There is speculation that Theresa May’s position is in danger with many Tory MPs asking for her resignation. Finding herself in a difficult situation, May is now asking the Labour party’s help in order to create policies for a post-Brexit Britain.
On Tuesday, she will attempt to emphasise that her “commitment to change Britain is undimmed” and she will ask for cross-party cooperation. She will invite MPs to “come forward with your own views and ideas about how we can tackle these challenges as a country. At this critical time in our history, we can either be timid or we can be bold. We can play it safe or we can strike out with renewed courage and vigour, making the case for our ideas and values and challenging our opponents to contribute, not just criticise … In everything we do, we will act with an unshakable sense of purpose to build the better, fairer Britain which we all want to see.”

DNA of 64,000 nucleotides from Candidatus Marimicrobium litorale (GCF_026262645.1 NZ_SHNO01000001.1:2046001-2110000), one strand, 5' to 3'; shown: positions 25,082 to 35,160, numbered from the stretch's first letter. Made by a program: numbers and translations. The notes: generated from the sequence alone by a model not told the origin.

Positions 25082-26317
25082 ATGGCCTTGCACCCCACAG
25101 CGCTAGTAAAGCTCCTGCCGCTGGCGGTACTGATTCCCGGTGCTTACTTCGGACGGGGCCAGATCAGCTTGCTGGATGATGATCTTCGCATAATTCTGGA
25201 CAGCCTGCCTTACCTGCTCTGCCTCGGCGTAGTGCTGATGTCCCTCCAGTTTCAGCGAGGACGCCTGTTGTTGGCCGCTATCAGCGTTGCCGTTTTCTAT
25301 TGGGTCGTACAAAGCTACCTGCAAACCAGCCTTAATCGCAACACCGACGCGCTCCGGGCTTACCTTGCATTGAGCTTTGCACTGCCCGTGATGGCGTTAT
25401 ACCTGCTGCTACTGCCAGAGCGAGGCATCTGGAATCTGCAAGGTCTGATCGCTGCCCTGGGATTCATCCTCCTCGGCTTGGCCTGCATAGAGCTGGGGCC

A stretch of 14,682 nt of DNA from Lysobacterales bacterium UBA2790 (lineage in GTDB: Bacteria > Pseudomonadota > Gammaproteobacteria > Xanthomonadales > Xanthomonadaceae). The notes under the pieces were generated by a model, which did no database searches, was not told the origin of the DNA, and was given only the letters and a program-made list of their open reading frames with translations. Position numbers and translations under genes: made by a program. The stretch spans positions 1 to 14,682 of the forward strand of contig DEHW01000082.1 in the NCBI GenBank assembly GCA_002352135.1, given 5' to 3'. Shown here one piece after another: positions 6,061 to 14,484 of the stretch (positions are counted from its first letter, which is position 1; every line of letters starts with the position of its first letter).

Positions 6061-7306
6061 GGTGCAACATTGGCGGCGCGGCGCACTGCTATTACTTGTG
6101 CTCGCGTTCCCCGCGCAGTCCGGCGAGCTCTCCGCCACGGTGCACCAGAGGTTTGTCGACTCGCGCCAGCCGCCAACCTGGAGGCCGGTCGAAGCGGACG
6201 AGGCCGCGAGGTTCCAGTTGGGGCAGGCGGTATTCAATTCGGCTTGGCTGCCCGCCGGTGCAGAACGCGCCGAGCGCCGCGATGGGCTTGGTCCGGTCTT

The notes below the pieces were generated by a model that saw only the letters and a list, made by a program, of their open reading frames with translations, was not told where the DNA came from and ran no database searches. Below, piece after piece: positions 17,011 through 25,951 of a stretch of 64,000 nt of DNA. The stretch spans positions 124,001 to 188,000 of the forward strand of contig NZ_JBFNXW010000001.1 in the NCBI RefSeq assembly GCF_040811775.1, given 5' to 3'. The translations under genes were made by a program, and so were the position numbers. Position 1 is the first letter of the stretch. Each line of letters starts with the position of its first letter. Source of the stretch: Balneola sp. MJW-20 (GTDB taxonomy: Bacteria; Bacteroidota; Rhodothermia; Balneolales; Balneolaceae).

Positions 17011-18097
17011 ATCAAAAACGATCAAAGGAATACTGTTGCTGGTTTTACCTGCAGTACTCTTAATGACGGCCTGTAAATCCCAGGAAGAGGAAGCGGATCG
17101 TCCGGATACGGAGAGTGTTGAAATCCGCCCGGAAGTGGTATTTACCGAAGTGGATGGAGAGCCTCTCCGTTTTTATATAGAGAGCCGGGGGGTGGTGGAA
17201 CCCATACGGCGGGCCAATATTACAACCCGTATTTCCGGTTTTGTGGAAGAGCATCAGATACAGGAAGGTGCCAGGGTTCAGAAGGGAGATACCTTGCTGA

Given her small majority with the help of the DUP, she will need support from the opposition and Labour frontbench to implement Brexit. Tory MPs are arguing that May is “dead in the water” and that she has lost all authority.
Labour shadow cabinet minister, Andrew Gwynne, said: “Theresa May has finally come clean and accepted the government has completely run out of ideas. As a result they’re having to beg for policy proposals from Labour. This is further evidence that this government can no longer run the country.”
There are reports that Brexit secretary David Davis’ allies are thinking writing a letter to May calling for her departure. But, Davis’ friend, Andrew Mitchell, a former chief whip told them to “go and lie down in a darkened room and then take a holiday.”
Many Conservative MPs worry that by replacing May they will be making things worse and enabling Corbyn to win for Labour, since polls show that Corbyn stands a bigger chance in wining if another general election takes place.